In Their Hands - Emma's story

Emma 1 2023 03 17 123105 gqzn 1

When Emma gave birth to her baby girl at full term, she did not expect that Sophie would be whisked off to critical care. Emma shares her neonatal story and recommends that parents on the unit take it all one day at a time.

At the end of a completely straightforward first pregnancy, I went into labour naturally a week after my due date. I was young, slim, fit and healthy and low risk. I was expected to have an uneventful delivery in the hospital’s birth centre – I was hoping for a water birth.

However, when my waters broke the midwife noticed that they were straw coloured. This was diagnosed as light meconium staining but, because the baby was late and everything else was textbook, it wasn’t viewed as a cause for concern. It did, however, mean I had to give birth on the labour ward.

The labour and delivery were unassisted and the baby – my daughter, Sophie - was believed to be fine and coping well. But, when she was born, it immediately became clear that she was very unwell.

She was floppy, blue and not making any respiratory effort. Her APGAR score was three. The midwife pressed the emergency buzzer and the room filled with doctors who had rushed to the labour ward from A&E.

Sophie was quickly resuscitated and was intubated when she was just ten minutes old. Still in the delivery room, a doctor spent half an hour suctioning fluid out of her lungs to try and enable them to oxygenate her.

Without me having had a chance even to see her, she was then whisked off to a critical care cot in the hospital’s paediatric unit. There she was diagnosed with extremely severe meconium aspiration syndrome, “overwhelming” sepsis, HIE and persistent pulmonary hypertension of the neonate.

Within hours of her delivery a team from the London Neonatal Transfer Service arrived, transferred Sophie on to their ventilator and took her to neonatal intensive care at University College London Hospital (UCLH).

I was unable to join her there until I had been discharged from the maternity unit so my husband went with her in the ambulance and I was left in the maternity unit by myself.

Emma 2

At UCLH she was in Room 1 which is for the very sickest babies on the unit. She was on an oscillating ventilator and her whole body was cooled to 33 degrees to protect her brain from further damage.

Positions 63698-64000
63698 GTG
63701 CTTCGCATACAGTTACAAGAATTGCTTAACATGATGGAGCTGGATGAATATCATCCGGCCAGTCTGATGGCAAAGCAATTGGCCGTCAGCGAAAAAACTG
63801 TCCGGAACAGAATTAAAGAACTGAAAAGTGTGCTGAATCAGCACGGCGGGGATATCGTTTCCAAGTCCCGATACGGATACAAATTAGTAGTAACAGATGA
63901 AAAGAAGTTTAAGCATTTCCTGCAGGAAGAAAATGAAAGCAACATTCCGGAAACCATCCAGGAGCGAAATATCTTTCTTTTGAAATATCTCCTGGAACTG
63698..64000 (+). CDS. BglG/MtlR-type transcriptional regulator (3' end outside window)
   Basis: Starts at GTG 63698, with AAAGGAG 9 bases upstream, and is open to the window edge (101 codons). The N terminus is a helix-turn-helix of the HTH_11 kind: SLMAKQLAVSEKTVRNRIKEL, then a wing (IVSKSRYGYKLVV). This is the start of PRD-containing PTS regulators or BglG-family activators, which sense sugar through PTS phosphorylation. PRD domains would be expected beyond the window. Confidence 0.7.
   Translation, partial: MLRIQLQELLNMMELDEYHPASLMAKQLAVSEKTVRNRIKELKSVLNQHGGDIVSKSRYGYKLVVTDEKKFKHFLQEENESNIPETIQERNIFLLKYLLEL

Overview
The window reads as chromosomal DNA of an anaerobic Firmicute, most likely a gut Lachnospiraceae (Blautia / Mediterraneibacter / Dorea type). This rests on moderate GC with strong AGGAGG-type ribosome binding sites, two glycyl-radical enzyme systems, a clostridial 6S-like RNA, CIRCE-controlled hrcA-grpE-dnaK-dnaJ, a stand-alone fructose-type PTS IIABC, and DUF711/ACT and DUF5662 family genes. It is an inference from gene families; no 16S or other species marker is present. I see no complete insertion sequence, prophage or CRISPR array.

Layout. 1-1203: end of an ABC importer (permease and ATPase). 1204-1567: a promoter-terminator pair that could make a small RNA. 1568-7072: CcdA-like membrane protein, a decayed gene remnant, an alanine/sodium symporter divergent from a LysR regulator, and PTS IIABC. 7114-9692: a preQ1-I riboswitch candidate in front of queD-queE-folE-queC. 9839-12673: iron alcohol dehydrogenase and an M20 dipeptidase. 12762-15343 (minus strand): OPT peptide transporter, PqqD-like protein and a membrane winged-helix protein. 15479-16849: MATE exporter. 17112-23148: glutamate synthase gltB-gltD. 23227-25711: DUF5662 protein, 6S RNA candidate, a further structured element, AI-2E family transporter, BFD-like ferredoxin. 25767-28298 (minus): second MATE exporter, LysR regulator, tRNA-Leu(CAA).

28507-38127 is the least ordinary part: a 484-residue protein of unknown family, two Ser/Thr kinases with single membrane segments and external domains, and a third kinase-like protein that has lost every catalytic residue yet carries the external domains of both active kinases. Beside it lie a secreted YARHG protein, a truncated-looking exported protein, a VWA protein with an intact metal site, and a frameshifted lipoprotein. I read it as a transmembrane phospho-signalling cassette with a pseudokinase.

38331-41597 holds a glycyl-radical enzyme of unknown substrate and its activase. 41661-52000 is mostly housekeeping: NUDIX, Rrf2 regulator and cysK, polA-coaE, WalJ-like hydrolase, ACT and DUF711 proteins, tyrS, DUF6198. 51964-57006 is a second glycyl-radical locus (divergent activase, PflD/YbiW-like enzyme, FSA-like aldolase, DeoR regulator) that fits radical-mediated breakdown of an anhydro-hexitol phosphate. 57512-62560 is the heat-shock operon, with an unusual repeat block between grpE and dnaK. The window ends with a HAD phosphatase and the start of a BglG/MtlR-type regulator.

She remained on the ventilator in intensive care for ten days during which time she developed further infections and, also, aspiration pneumonia. When she was a week old she came within a hair’s breadth of dying of an infection and of water retention – we were told she was unlikely to survive the night.

Miraculously, after ten days of being too unwell to be held, or even, some of the time, to have her nappy changed, she suddenly turned a corner and began to recover very quickly. A new course of antibiotics and a reduction in her level of sedation worked spectacularly well and the speed of improvement was mind-blowing.

She had an MRI scan of her brain to check the degree of damage which came back with reassuring results and she was woken up, taken off the ventilator and moved down to high dependency.

Sophie then spent another 10 days in high dependency and special care being weaned off oxygen and her feeding tube and finishing her courses of antibiotics.

Finally Sophie was discharged home when she was three weeks old.

Sophie had very detailed developmental and paediatric follow up until she turned two but no problems were ever discovered and we are incredibly lucky that she is now a completely happy and healthy child.

We could not be more grateful for the world-class care she received and are painfully aware that without the miracle workers who looked after her she wouldn’t be here today.

It is so hard to give advice to other parents who find themselves in the NICU because everyone’s situation is so different. All I can recommend is taking one day at a time and remembering to look after yourself – make sure you eat, sleep, take the support of loved ones and recognise that to offer the best possible care for your baby, you also have to care for yourself without feeling guilty for doing so.

Below image credit: Georgina Edwards Photography

2022 Innesadditionalshots002

Emma Innes has released a book about Sophie’s birth and her time in hospital. All proceeds from the sale of the book are going to Early Lives which is the charity of the University College London Hospital’s neonatal unit. It is available to buy here